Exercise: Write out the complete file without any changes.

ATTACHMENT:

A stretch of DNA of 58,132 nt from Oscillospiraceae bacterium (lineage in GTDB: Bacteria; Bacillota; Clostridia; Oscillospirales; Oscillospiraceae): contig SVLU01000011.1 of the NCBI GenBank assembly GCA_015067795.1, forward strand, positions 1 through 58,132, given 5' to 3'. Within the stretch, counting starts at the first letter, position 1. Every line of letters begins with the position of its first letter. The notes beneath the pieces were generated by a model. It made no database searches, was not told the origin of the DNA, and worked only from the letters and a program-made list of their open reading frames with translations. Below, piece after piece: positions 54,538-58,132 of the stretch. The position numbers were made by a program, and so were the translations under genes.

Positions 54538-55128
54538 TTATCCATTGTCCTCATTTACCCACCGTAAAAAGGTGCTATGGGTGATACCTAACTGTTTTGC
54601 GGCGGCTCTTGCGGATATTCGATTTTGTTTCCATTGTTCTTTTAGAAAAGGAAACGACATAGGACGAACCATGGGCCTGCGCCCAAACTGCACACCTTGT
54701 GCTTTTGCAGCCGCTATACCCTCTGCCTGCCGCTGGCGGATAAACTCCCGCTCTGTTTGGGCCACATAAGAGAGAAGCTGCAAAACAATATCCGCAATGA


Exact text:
A stretch of DNA of 58,132 nt from Oscillospiraceae bacterium (lineage in GTDB: Bacteria; Bacillota; Clostridia; Oscillospirales; Oscillospiraceae): contig SVLU01000011.1 of the NCBI GenBank assembly GCA_015067795.1, forward strand, positions 1 through 58,132, given 5' to 3'. Within the stretch, counting starts at the first letter, position 1. Every line of letters begins with the position of its first letter. The notes beneath the pieces were generated by a model. It made no database searches, was not told the origin of the DNA, and worked only from the letters and a program-made list of their open reading frames with translations. Below, piece after piece: positions 54,538-58,132 of the stretch. The position numbers were made by a program, and so were the translations under genes.

Positions 54538-55128
54538 TTATCCATTGTCCTCATTTACCCACCGTAAAAAGGTGCTATGGGTGATACCTAACTGTTTTGC
54601 GGCGGCTCTTGCGGATATTCGATTTTGTTTCCATTGTTCTTTTAGAAAAGGAAACGACATAGGACGAACCATGGGCCTGCGCCCAAACTGCACACCTTGT
54701 GCTTTTGCAGCCGCTATACCCTCTGCCTGCCGCTGGCGGATAAACTCCCGCTCTGTTTGGGCCACATAAGAGAGAAGCTGCAAAACAATATCCGCAATGA